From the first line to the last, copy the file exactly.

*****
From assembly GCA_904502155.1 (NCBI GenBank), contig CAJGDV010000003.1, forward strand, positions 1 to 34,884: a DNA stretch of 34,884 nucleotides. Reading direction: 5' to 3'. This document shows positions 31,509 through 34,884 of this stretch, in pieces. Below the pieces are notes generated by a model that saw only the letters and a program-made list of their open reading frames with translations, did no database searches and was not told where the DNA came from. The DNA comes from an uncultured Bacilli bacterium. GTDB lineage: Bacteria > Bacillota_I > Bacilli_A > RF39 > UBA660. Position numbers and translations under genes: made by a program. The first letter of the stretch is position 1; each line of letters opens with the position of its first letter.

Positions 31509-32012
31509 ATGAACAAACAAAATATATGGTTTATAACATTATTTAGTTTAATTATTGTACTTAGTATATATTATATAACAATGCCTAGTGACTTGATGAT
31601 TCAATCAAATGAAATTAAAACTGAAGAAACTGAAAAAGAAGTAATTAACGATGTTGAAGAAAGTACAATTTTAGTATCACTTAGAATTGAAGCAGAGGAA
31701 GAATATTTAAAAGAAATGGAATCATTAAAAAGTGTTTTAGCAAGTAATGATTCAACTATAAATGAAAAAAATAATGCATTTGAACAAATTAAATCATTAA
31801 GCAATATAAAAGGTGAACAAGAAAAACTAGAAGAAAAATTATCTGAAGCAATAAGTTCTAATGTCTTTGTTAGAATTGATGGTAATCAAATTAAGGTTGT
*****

From assembly GCA_904502155.1 (NCBI GenBank), contig CAJGDV010000003.1, forward strand, positions 1 to 34,884: a DNA stretch of 34,884 nucleotides. Reading direction: 5' to 3'. This document shows positions 31,509 through 34,884 of this stretch, in pieces. Below the pieces are notes generated by a model that saw only the letters and a program-made list of their open reading frames with translations, did no database searches and was not told where the DNA came from. The DNA comes from an uncultured Bacilli bacterium. GTDB lineage: Bacteria > Bacillota_I > Bacilli_A > RF39 > UBA660. Position numbers and translations under genes: made by a program. The first letter of the stretch is position 1; each line of letters opens with the position of its first letter.

Positions 31509-32012
31509 ATGAACAAACAAAATATATGGTTTATAACATTATTTAGTTTAATTATTGTACTTAGTATATATTATATAACAATGCCTAGTGACTTGATGAT
31601 TCAATCAAATGAAATTAAAACTGAAGAAACTGAAAAAGAAGTAATTAACGATGTTGAAGAAAGTACAATTTTAGTATCACTTAGAATTGAAGCAGAGGAA
31701 GAATATTTAAAAGAAATGGAATCATTAAAAAGTGTTTTAGCAAGTAATGATTCAACTATAAATGAAAAAAATAATGCATTTGAACAAATTAAATCATTAA
31801 GCAATATAAAAGGTGAACAAGAAAAACTAGAAGAAAAATTATCTGAAGCAATAAGTTCTAATGTCTTTGTTAGAATTGATGGTAATCAAATTAAGGTTGT